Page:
|Drumcree & Kilmore in Irish History|
The Barony of Oneilland, in which the Parish of Drumcree is situated, is probably named from the Uí Nialláin, a ruling family who gave their name to the territory subject to them. The rise to power of the Uí Néill who pushed the Ulaidh to the north-east meant the formation of a confederation of the states called the Airgialla ‘those who give hostages’. They were vassals of the Uí Néíll. This is the picture before the Norman invasion. The centre of the eastern group in the federation was Armagh. To it, the Ui Nialláin family group and their neighbours, the Uí Breasail and Uí Echdach supplied many kings and monastic officials.
Saint Patrick set up an Episcopal church in Armagh. But in the next few centuries, monastic life so developed that the monasteries became the centres of ecclesiastical organisation. In Saint Patrick’s own time, many of his new converts were drawn to the ascetic religious life. He says in his confession:-
“the sons of the Scots and the daughters of the chieftains are seen to become monks and virgins of Christ.” By the sixth century, monasteries dotted the countryside. People entered the monasteries for a religious reason, to pray in God’s presence, to worship in the community. But their development also meant that they sometimes became centres for a kin group and fulfilled functions of farming, fosterage, education, learning, hospitality, even guarding their rights to the point of going to war like their aristocratic counterparts. They superseded the diocesan Bishops. Bishops continued to ordain and perform other sacramental functions, but jurisdiction passed on to the abbots. Occasionally, the abbots were Bishops and sometimes they were laymen. However, it was the monastic church which looked after the pastoral care of the laity – baptising, preaching, saying Mass.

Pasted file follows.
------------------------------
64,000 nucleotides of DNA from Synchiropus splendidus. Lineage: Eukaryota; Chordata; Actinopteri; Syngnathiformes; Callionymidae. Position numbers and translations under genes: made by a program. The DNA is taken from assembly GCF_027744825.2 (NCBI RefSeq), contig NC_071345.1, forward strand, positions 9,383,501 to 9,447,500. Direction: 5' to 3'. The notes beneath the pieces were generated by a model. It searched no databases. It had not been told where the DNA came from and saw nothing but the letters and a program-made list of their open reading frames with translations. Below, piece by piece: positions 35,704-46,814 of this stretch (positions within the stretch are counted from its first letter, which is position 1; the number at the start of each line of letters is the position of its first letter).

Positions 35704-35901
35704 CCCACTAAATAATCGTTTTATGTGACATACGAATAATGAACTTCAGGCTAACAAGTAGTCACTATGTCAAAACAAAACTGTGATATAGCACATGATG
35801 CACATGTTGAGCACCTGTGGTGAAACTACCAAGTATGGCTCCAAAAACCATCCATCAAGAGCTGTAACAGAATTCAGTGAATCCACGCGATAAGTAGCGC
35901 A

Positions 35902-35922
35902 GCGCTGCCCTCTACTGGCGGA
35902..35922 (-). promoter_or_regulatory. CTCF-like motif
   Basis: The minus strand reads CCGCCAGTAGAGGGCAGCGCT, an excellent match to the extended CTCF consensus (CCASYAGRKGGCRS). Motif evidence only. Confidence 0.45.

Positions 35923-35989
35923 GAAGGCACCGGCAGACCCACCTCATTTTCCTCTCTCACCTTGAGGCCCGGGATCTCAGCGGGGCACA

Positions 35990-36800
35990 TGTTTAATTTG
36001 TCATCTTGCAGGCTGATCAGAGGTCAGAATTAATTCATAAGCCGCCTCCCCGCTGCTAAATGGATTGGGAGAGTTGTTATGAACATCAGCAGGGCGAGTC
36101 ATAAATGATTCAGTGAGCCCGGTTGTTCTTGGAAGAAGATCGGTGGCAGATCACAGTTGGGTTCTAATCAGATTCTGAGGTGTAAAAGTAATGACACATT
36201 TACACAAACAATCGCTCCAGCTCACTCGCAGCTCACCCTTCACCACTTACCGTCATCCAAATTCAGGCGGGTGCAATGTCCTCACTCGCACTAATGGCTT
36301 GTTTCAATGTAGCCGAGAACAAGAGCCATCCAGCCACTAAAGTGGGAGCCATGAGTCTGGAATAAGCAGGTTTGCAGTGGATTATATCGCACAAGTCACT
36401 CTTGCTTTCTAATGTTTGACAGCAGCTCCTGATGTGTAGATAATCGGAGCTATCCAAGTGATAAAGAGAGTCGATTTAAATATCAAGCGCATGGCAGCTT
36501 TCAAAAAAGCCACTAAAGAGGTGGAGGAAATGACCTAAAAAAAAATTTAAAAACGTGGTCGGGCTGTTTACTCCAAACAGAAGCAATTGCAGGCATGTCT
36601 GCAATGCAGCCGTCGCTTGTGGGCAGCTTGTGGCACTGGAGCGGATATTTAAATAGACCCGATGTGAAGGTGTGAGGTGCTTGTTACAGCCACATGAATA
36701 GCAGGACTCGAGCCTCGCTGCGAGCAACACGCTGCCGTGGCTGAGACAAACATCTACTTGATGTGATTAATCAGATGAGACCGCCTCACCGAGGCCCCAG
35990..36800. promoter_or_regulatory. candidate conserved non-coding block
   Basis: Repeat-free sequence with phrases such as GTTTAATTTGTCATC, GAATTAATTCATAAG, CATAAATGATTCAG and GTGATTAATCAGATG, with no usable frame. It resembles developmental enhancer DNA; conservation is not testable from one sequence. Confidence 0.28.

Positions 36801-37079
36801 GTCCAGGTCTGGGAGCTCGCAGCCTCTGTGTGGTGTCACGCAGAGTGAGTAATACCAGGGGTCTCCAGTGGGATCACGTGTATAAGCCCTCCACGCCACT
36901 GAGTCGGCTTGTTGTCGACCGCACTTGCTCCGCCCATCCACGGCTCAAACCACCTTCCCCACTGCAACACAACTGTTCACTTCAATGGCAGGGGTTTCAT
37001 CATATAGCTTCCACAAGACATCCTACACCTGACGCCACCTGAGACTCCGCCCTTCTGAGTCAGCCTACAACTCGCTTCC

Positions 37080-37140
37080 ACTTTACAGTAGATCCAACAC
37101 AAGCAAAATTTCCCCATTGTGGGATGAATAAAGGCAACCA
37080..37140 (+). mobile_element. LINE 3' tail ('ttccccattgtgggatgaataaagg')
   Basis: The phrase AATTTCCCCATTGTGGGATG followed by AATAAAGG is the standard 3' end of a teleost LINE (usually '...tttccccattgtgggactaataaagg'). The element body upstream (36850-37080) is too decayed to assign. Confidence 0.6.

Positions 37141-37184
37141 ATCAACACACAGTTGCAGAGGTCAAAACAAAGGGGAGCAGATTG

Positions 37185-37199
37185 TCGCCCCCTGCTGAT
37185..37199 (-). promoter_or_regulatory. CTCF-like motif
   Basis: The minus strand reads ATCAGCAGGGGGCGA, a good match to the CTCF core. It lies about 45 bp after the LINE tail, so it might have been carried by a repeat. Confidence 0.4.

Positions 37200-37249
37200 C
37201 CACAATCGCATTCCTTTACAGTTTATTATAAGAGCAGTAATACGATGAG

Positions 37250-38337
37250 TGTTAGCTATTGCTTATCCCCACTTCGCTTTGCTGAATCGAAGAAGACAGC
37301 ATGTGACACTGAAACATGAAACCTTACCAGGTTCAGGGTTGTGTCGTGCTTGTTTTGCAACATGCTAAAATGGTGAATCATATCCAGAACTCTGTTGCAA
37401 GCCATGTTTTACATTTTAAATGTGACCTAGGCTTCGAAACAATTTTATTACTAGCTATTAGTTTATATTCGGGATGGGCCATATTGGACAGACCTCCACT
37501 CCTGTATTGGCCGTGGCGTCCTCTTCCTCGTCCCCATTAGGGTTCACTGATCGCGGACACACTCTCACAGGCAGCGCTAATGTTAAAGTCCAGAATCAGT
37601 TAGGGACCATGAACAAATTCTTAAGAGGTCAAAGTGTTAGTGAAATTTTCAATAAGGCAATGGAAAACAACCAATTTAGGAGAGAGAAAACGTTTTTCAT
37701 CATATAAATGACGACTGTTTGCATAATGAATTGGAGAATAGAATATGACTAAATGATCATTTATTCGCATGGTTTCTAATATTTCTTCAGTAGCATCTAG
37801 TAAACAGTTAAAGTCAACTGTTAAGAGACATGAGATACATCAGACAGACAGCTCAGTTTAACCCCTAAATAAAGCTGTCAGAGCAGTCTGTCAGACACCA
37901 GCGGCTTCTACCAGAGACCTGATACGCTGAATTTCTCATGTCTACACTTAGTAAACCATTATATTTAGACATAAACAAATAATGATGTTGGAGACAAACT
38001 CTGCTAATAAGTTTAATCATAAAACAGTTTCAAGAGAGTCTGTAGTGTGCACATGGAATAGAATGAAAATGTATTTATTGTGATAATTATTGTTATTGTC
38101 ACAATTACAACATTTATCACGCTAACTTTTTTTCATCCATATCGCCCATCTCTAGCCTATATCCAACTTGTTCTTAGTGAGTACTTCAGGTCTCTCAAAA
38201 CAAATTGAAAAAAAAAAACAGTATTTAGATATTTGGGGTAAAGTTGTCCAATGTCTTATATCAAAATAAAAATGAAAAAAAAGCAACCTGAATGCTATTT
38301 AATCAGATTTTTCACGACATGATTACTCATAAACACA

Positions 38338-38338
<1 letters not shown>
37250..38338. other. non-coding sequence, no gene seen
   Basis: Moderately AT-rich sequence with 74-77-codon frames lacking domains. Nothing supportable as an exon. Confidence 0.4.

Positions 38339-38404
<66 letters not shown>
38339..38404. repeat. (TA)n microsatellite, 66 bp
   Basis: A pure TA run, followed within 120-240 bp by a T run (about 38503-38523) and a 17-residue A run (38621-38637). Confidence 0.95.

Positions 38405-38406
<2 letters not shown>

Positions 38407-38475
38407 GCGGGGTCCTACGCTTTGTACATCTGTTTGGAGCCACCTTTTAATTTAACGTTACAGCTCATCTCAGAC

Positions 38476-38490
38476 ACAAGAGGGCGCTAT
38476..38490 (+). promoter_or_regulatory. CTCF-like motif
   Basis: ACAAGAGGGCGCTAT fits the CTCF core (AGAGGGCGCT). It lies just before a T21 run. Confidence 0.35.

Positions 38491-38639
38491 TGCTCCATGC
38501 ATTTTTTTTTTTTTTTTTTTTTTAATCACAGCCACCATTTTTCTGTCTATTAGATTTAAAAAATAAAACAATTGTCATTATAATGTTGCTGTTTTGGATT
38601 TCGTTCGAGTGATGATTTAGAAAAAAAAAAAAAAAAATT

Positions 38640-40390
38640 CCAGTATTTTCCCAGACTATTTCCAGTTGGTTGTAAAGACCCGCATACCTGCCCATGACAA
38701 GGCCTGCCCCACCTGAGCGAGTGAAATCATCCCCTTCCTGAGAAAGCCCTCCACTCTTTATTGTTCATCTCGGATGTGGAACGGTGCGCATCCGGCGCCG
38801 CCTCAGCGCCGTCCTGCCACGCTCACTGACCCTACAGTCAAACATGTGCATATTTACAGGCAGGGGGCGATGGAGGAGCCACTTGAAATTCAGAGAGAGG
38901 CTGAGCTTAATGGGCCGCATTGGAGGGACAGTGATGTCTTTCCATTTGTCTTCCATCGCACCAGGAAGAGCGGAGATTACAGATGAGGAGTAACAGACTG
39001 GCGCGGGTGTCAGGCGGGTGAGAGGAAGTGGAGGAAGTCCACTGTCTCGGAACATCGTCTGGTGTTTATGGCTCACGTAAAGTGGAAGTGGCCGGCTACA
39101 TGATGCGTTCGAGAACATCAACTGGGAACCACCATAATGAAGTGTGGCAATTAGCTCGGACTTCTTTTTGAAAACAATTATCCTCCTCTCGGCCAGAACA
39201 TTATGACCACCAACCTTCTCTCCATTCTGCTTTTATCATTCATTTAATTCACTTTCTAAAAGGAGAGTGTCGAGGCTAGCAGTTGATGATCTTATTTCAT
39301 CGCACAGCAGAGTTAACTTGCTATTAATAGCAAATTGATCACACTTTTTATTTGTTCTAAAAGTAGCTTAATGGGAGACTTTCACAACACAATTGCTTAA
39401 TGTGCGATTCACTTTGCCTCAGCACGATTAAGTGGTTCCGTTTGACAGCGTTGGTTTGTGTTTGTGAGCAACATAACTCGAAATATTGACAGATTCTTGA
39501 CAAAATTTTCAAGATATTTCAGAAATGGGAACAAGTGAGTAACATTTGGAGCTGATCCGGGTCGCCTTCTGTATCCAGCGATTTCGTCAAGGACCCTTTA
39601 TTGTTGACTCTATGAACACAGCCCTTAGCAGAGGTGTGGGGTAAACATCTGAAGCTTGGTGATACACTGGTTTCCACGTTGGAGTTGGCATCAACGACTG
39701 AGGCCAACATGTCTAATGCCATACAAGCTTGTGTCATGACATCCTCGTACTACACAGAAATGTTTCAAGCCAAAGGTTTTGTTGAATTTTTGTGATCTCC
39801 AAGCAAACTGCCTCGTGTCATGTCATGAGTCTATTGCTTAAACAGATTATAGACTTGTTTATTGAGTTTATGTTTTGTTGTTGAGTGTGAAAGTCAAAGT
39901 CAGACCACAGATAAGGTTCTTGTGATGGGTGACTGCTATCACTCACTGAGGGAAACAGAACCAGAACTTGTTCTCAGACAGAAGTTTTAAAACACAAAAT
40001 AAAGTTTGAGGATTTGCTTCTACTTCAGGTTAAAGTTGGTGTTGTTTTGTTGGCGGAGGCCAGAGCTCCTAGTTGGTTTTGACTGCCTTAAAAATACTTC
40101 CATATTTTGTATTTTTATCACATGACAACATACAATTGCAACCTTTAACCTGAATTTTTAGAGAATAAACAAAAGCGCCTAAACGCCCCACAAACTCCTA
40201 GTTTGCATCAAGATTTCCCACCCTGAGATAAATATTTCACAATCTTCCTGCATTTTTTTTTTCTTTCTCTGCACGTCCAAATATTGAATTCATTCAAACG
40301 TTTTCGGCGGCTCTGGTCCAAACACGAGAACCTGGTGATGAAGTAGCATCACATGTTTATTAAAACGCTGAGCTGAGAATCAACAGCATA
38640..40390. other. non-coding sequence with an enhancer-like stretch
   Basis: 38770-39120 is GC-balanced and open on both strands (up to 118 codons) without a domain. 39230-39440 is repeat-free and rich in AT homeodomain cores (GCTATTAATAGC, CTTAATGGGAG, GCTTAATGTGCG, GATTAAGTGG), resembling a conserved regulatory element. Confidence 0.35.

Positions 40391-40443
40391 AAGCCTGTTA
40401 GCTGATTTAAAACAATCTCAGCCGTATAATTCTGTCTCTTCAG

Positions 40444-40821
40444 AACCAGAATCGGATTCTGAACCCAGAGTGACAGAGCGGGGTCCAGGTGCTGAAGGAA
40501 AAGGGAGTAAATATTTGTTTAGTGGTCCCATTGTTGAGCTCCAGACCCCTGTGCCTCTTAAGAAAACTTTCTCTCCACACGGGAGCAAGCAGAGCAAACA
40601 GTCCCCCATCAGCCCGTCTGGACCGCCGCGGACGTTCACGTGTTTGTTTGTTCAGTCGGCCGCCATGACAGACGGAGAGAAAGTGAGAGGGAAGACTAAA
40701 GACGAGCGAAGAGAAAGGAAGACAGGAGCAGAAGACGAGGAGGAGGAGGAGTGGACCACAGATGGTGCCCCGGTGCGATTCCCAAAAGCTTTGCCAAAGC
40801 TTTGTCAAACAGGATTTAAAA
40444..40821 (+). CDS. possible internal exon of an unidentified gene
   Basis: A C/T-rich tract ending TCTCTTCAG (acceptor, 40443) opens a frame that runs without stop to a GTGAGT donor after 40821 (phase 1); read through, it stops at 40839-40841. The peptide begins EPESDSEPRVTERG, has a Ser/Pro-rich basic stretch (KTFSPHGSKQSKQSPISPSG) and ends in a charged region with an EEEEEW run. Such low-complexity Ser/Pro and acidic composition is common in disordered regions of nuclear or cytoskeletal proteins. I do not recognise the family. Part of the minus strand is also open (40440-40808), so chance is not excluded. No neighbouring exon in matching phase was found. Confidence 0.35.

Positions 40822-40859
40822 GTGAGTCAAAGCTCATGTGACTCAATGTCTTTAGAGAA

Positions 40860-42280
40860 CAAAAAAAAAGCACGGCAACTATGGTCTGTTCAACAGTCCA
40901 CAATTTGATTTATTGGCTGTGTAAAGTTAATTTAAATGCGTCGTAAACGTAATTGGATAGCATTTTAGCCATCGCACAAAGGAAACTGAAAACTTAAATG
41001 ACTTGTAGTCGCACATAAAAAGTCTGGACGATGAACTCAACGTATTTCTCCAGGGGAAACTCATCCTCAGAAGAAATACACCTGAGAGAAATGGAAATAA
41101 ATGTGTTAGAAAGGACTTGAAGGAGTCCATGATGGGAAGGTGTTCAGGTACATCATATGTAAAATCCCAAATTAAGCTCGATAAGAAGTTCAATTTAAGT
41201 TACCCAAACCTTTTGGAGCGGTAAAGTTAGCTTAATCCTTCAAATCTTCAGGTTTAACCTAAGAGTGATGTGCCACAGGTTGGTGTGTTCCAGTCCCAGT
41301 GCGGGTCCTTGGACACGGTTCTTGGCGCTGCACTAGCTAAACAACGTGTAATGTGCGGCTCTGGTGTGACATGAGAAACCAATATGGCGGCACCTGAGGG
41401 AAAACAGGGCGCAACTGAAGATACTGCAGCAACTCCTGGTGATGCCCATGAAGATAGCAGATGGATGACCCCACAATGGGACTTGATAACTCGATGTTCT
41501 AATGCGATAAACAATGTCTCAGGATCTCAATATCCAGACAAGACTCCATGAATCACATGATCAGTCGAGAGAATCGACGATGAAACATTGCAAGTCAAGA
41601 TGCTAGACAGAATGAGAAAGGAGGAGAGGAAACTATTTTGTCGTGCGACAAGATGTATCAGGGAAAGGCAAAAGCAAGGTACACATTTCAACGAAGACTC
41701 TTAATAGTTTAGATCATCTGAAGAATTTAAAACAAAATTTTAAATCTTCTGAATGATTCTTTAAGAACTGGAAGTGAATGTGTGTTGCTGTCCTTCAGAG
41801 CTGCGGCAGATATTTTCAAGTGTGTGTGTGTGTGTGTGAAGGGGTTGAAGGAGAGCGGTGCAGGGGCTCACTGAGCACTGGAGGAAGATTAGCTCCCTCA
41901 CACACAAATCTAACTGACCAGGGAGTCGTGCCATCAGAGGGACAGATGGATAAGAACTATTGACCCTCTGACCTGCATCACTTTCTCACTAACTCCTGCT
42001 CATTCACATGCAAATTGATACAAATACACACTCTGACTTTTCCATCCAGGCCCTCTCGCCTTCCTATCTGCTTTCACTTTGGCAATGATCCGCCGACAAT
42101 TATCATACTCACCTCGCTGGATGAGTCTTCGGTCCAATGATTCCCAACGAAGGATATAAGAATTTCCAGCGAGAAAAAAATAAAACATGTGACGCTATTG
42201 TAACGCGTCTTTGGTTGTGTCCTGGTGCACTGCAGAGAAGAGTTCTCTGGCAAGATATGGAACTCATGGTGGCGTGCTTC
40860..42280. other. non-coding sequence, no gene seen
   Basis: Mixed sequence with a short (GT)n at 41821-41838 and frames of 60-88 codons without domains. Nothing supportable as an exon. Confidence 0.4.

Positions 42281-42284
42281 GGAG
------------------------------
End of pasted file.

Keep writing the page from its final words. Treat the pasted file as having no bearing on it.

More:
There was no monastery in Drumcree but the ruling family Uí Nialláin supplied Bishops and monastic officials to Armagh and to the neighbouring monastery of Kilmore. The monastery is even called Cill Mhér Uí Nialláin in the Annals of Ulster. A few headlines from the annals illustrate some of the monastic characteristics that have been mentioned. It was founded by Saint Mochta and there are indications that Saint Aidan was patron in its early life. The reference to Saint Aidan, however, may refer to Kilmore, Co. Monaghan. Other references in the annals call it Cell-mor-enir or –eimhir. The Abbot Comarpach died 750; Crunnmael bishop and abbot died 770; Flaitbertach, princeps, died 812; the erenagh was profaned and the vice-abbot, Dubhinnrecht was wounded by Leinstermen in 818; Bishop Dichuili died 871; battle of the plain of Cill-mor Ua-Nialláin in 1200; the place with its oratory was burned in 1150; Mael-Isu mac Gilla-Erain, erenagh of Cell mor Ua Nialláin and coarb designate of Patrick died 1200.